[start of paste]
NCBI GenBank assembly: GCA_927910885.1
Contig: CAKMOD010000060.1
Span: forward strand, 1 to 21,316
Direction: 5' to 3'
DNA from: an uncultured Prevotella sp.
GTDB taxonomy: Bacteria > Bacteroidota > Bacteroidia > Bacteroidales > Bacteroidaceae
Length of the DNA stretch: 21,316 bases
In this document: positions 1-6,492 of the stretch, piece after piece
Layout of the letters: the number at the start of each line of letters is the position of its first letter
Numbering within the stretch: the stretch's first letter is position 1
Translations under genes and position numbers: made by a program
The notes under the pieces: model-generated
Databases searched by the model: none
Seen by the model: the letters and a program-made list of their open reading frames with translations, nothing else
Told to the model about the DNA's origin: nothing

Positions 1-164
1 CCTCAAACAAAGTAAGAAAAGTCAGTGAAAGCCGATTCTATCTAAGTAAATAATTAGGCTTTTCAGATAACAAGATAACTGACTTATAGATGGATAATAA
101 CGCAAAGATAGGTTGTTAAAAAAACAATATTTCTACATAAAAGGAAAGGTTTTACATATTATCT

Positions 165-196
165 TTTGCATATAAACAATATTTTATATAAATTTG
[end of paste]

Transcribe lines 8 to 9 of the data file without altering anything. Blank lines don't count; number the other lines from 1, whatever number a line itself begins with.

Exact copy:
In this document: positions 1-6,492 of the stretch, piece after piece
Layout of the letters: the number at the start of each line of letters is the position of its first letter